What kind of problems on graphs is faster (in terms of big-O) to solve using incidence matrix data structures instead of more widespread adjacency matrices?
The space complexities of the structures are:
Adjacency: O(V^2) Incidence: O(VE)
With the consequence that an incidence structure saves space if there are many more vertices than edges.
You can look at the time complexity of some typical graph operations:
Find all vertices adjacent to a vertex: Adj: O(V) Inc: O(VE)
Check if two vertices are adjacent: Adj: O(1) Inc: O(E)
Count the valence of a vertex: Adj: O(V) Inc: O(E)
And so on. For any given algorithm, you can use building blocks like the above to calculate which representation gives you better overall time complexity.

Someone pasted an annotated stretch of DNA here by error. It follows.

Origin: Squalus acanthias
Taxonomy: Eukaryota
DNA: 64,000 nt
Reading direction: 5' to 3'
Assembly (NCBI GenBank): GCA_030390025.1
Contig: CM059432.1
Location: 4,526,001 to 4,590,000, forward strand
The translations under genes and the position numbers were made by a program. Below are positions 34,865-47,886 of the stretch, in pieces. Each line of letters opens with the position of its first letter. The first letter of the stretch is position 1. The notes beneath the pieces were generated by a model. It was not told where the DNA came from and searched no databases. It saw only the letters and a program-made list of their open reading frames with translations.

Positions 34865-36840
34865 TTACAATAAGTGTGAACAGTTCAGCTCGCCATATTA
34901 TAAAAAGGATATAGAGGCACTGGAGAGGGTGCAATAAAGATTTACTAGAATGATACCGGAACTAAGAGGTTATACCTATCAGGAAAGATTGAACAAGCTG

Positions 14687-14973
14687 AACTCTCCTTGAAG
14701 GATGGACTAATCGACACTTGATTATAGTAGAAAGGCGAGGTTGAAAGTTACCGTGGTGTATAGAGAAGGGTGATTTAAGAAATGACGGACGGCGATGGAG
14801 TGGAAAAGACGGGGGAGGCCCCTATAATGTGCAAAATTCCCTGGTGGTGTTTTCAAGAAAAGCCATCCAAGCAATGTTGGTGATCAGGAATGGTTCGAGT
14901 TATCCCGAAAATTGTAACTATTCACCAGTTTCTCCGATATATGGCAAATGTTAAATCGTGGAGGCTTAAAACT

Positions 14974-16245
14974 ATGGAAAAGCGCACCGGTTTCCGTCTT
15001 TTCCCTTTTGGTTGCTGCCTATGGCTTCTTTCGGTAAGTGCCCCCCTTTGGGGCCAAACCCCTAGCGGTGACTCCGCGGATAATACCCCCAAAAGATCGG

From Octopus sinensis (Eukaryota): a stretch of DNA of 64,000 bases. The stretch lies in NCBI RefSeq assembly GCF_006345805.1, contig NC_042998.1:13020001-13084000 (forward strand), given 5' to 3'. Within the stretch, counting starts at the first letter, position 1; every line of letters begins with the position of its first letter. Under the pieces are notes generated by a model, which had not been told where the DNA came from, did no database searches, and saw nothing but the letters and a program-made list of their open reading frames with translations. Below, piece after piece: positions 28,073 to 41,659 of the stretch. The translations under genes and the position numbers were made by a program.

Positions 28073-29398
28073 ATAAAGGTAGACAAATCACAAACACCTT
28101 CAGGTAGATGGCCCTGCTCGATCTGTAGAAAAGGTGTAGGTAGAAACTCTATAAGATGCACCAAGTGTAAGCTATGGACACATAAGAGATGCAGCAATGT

As a final note, using a matrix of any kind is extremely space-inefficient for all but the most dense of graphs, and I recommend against using either unless you've consciously dismissed alternatives like adjacency lists.
I personally have never found a real application of the incidence matrix representation in a programming contest or research problem. I think that is may be useful for proving some theorems or for some very special problems. One book gives an example of "counting the number of spanning trees" as a problem in which this representation is useful.
Another issue with this representation is that it makes no sense to store it, because it is really easy to compute it dynamically (to answer what given cell contains) from the list of edges.
It may seem more useful in hyper-graphs however, but only if it is dense.
So my opinion is - it is useful only for theoretical works.